Vehicle crashes plague Highway 68, lead to ominous nickname

Common sight: Signs like this one are posted freequently on Highway 68 through Golden Valley. GVG Photo/DONNA NEWMAN

Common sight: Signs like this one are posted freequently on Highway 68 through Golden Valley. GVG Photo/DONNA NEWMAN

GOLDEN VALLEY - State Highway 68 is a straight, 15-mile, five-lane ribbon running between the Cerbat and the Black mountains, right through the heart of Golden Valley, an unincorporated community with an estimated population of 17,000.

Visibility along the busy road is generally good. On a clear day, motorists coming down from the higher elevations into the valley can see from one end of the highway all the way to the next.

Still, the well-traveled road has earned its nickname: Suicide Alley.

Locals say the name resulted from the high number of traffic accidents, too many of them ending in death. In short, they say you're taking your life into your own hands to travel Highway 68.

In 2006, Golden Valley Fire Department personnel responded to a total of 95 vehicular accidents. A few were on U. S. Route 93 at the east end of the valley. Some were on county roads and a portion of Interstate 40 that was annexed into the fire district last year.

But the vast majority occurred on Highway 68.

"Traffic on Highway 68 increased dramatically with the closure of the Hoover Dam to commercial traffic in 2001," said Golden Valley Fire District Division Chief Rudy Barboa. "The Port of Entry on 93 said commercial traffic on 68 through Golden Valley increased about 300 percent."

The five-lane highway comes alive during rush hours from 8-9 a.m. and from 3-6 p.m., when people are commuting to work and school on weekdays, and it remains a busy thoroughfare every weekend, carrying tourists and locals to the casinos in Laughlin, just 25 miles to the west.

Weekday peak traffic times coincide with dawn and dusk, hours when sun is shining directly into drivers' eyes and adding to the danger of fast-moving, heavy traffic.

"There are a lot of accidents at Coyote Pass at sunrise and sunset because of the sun shining into your eyes. Some people have trouble judging speed and distance when they're merging onto the highway, too," Barboa said. "It helps that we have the center lane, but it doesn't help enough to prevent accidents from happening."

An Arizona Department of Transportation representative addressed an audience at the Golden Valley Chamber of Commerce last year about the traffic problems on Highway 68.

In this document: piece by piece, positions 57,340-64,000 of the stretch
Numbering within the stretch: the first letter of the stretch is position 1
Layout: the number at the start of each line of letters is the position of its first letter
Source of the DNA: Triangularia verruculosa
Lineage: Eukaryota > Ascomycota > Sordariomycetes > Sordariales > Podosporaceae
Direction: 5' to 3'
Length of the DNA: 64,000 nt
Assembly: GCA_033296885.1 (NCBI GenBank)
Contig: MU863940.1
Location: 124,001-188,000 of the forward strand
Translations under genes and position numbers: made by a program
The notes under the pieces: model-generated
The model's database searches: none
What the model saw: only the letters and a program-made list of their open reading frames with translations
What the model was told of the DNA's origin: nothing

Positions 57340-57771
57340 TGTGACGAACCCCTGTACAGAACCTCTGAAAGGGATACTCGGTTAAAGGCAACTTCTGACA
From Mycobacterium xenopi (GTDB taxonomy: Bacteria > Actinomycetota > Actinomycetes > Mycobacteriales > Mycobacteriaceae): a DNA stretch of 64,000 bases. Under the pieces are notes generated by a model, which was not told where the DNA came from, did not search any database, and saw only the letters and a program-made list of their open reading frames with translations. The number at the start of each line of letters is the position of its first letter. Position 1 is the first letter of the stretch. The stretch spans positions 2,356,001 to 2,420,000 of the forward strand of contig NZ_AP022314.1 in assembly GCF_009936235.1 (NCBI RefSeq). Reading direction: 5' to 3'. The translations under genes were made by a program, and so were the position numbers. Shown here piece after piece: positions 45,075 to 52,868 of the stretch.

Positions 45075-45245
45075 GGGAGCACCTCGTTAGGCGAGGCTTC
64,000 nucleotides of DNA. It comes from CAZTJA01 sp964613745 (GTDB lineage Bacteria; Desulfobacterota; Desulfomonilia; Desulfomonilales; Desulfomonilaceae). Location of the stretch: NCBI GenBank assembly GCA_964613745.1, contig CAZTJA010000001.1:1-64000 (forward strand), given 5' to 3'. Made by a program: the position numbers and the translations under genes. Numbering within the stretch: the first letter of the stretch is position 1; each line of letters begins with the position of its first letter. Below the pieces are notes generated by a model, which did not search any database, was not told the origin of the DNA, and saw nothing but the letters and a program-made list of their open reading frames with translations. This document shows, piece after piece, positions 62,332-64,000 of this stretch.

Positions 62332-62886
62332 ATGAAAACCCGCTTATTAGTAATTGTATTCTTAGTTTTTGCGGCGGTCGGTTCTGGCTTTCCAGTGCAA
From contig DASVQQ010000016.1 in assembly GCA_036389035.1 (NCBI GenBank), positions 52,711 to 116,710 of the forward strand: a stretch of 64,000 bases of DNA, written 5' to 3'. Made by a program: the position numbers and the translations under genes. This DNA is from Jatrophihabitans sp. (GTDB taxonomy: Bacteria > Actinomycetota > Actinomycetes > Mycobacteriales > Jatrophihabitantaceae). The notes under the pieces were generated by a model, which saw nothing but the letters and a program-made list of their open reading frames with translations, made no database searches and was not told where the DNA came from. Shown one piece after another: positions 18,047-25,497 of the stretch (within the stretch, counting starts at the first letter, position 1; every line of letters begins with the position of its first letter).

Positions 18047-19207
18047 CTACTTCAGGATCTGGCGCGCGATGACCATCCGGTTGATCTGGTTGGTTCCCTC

He said ADOT won't install stop signs or lights on the highway because it would cause greater congestion and more accidents, and ADOT expects most truck traffic to disappear when the Hoover Dam bypass is completed next year.

He also said ADOT isn't responsible for street lights along 68; that's the county's responsibility.

Barboa projected continued problems with traffic on 68 even after the Hoover Dam bypass is open to truck traffic, easing the load the local highway now carries.

"The bypass will contribute to the valley's growth, and traffic issues will have to be addressed," he said.

"The bypass will open the highway up to more commuter traffic from the Las Vegas area. It's one of the negative aspects of community growth.

"Highway 68 has always had a lot of fatalities. It's sad to say, but you always have to be on the defensive when you're driving on this highway. When it's your loved one involved in a car crash, it's especially sad," he said.

Yet, Highway 68 today is a much safer road than it was 20 years ago.

"I recall a narrow, two-lane highway that dipped and rose with each wash. It was extremely dangerous," he said. "The sides of the highway had a lot of the small, wooden crosses and memorials you see there now. The state moved a lot of them when they widened the highway, and they were never put back. I suppose a lot of the families that kept them up have moved away."

Barboa said that even though Highway 68 is safer now than it was then, it's still a good idea to use headlights day and night when traveling Suicide Alley.